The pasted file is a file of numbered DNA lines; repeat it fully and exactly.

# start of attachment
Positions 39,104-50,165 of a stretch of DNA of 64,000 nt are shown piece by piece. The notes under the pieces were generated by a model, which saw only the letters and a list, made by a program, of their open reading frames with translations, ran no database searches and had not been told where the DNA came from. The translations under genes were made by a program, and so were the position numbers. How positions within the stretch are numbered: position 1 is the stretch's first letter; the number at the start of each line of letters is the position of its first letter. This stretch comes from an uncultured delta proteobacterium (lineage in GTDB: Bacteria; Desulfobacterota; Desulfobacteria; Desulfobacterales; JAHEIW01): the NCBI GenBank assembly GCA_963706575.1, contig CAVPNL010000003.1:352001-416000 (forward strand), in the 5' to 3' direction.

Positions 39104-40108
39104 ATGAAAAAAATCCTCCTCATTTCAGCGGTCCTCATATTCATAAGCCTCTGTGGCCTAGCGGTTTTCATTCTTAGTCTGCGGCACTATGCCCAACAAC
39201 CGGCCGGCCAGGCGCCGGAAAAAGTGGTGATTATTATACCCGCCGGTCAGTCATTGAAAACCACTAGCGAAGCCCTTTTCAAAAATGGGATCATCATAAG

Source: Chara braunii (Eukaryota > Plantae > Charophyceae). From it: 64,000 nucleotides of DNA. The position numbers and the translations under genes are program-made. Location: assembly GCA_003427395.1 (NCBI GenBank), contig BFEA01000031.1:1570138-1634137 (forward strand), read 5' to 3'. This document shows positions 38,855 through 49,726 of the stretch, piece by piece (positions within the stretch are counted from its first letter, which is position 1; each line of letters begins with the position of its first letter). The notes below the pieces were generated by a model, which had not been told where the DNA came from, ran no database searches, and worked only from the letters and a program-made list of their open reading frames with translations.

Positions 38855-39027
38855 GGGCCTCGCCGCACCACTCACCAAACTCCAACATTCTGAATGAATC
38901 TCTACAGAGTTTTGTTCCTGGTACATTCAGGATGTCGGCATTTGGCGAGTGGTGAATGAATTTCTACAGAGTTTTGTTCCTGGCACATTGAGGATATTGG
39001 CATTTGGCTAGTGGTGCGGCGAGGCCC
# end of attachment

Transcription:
Positions 39,104-50,165 of a stretch of DNA of 64,000 nt are shown piece by piece. The notes under the pieces were generated by a model, which saw only the letters and a list, made by a program, of their open reading frames with translations, ran no database searches and had not been told where the DNA came from. The translations under genes were made by a program, and so were the position numbers. How positions within the stretch are numbered: position 1 is the stretch's first letter; the number at the start of each line of letters is the position of its first letter. This stretch comes from an uncultured delta proteobacterium (lineage in GTDB: Bacteria; Desulfobacterota; Desulfobacteria; Desulfobacterales; JAHEIW01): the NCBI GenBank assembly GCA_963706575.1, contig CAVPNL010000003.1:352001-416000 (forward strand), in the 5' to 3' direction.

Positions 39104-40108
39104 ATGAAAAAAATCCTCCTCATTTCAGCGGTCCTCATATTCATAAGCCTCTGTGGCCTAGCGGTTTTCATTCTTAGTCTGCGGCACTATGCCCAACAAC
39201 CGGCCGGCCAGGCGCCGGAAAAAGTGGTGATTATTATACCCGCCGGTCAGTCATTGAAAACCACTAGCGAAGCCCTTTTCAAAAATGGGATCATCATAAG

Source: Chara braunii (Eukaryota > Plantae > Charophyceae). From it: 64,000 nucleotides of DNA. The position numbers and the translations under genes are program-made. Location: assembly GCA_003427395.1 (NCBI GenBank), contig BFEA01000031.1:1570138-1634137 (forward strand), read 5' to 3'. This document shows positions 38,855 through 49,726 of the stretch, piece by piece (positions within the stretch are counted from its first letter, which is position 1; each line of letters begins with the position of its first letter). The notes below the pieces were generated by a model, which had not been told where the DNA came from, ran no database searches, and worked only from the letters and a program-made list of their open reading frames with translations.

Positions 38855-39027
38855 GGGCCTCGCCGCACCACTCACCAAACTCCAACATTCTGAATGAATC
38901 TCTACAGAGTTTTGTTCCTGGTACATTCAGGATGTCGGCATTTGGCGAGTGGTGAATGAATTTCTACAGAGTTTTGTTCCTGGCACATTGAGGATATTGG
39001 CATTTGGCTAGTGGTGCGGCGAGGCCC